Code Geass: Lelouch of the Resurrection – Premiere: TBA 2017

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Image from ukiyaseed.weebly.com

Who was asking for this? Code Geass: Lelouch of the Rebellion had the perfect ending, which I will not be spoiling for those who haven’t seen Code Geass and most likely live in a cave somewhere. Many have considered the two-season series as one of the greatest anime of all time and an effective gateway show into the vast medium. Although it does not currently have a concrete release date, Code Geass: Lelouch of the Resurrection has been promised as a 2017 release. Sunrise Incorporated will be returning to produce another (hopefully great) season of this classic.

Black Clover – Premiered: May 2nd, 2017

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Image from snapthirty.com

If last year’s Boku no Hero Academia and Shokugeki no Soma: Ni no Sara weren’t enough to whet your appetite, then Black Clover is an event to look forward to. With the stampede of incoming sequels and the hype surrounding Boruto: Next Generation, Black Clover simply isn’t receiving the recognition that an original shonen deserves. The story follows Asta, a boy born into a fantastical world of magic lacking any form of magical power. He chases his dreams of being the Wizard King nonetheless, and if that isn’t the premise for a great shonen saga then I don’t know what is. The potential of this anime is heightened by Studio Pierrot’s involvement, the animation giant that brought us crowd favourites like Naruto, Bleach, and Tokyo Ghoul.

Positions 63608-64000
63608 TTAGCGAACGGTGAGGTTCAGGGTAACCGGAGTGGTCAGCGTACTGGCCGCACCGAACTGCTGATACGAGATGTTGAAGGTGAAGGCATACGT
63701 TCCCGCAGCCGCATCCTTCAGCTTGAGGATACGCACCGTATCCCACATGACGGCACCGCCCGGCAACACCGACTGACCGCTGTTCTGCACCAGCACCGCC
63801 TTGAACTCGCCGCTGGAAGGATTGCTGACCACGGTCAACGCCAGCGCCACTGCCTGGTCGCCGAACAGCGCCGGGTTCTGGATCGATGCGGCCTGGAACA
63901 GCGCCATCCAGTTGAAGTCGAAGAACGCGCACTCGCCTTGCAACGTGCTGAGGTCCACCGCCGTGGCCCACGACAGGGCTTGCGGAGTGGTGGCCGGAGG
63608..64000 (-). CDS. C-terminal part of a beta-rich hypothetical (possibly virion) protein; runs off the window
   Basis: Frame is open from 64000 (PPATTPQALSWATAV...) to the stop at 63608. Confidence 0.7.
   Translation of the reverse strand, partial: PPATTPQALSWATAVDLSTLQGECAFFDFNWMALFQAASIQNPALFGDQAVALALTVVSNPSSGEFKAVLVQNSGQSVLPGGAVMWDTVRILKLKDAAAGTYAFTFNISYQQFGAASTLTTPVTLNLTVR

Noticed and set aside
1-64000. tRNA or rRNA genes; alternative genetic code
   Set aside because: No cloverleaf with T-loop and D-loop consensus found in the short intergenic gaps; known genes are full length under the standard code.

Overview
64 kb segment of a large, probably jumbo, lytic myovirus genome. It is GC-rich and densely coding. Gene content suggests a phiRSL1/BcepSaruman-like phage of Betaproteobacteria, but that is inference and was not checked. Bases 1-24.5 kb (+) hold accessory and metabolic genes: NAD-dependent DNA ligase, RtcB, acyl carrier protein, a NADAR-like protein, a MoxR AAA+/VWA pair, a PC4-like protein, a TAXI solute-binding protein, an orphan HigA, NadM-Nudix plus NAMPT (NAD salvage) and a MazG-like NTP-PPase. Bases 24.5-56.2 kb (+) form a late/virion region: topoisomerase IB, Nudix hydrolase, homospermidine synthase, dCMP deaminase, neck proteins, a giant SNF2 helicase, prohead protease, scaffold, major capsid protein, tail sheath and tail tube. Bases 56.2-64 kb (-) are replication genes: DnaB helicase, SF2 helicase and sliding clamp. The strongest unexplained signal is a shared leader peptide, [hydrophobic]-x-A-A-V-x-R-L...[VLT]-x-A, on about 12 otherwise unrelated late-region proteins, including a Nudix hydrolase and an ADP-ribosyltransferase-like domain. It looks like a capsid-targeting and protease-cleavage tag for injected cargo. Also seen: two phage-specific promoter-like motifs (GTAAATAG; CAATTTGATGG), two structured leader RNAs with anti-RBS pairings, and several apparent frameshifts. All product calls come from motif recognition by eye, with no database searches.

-Contributed by Giordano Labrecque

“You Have Disturbed the Dirt!” Archaeological Issues in Disney’s Atlantis: The Lost Empire

 

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Illustration by Michael Baptista

It’s unlikely that anyone would immediately think of Disney’s Atlantis: The Lost Empire when asked to come up with an archaeology-related media piece. This science fiction, fantasy, and steampunk epic from 2001 centers on an expedition to discover the lost city of Atlantis. Through underwater exploration and spelunking through caverns and ruins, those on the expedition discover that the city exists deep beneath the Earth, and is kept alive by the magical Atlantean Crystal—although the monarchy has since purged the inhabitants of any memories of their heritage.

The historical inspiration for the expedition to Atlantis hearkens back to the early twentieth century “heroic” age of larger-than-life explorers as well as to the callous and patronizing attitudes they held towards local cultures (Francis Younghusband, Roy Chapman Andrews, and Sven Hedin are just a few examples). The overall design of Atlantis strongly recalls actual civilizations that lived, or still live, in the ruins of their fallen ancestors (Dark Age Rome, anyone?). These opposing settings—of an industrial world on the rise and a magical world on the decline—lay the groundwork for the very premise of modern archaeology: that we can use the scientific method to rescue a relatively idyllic past that is at risk of being swept away by modernity forever.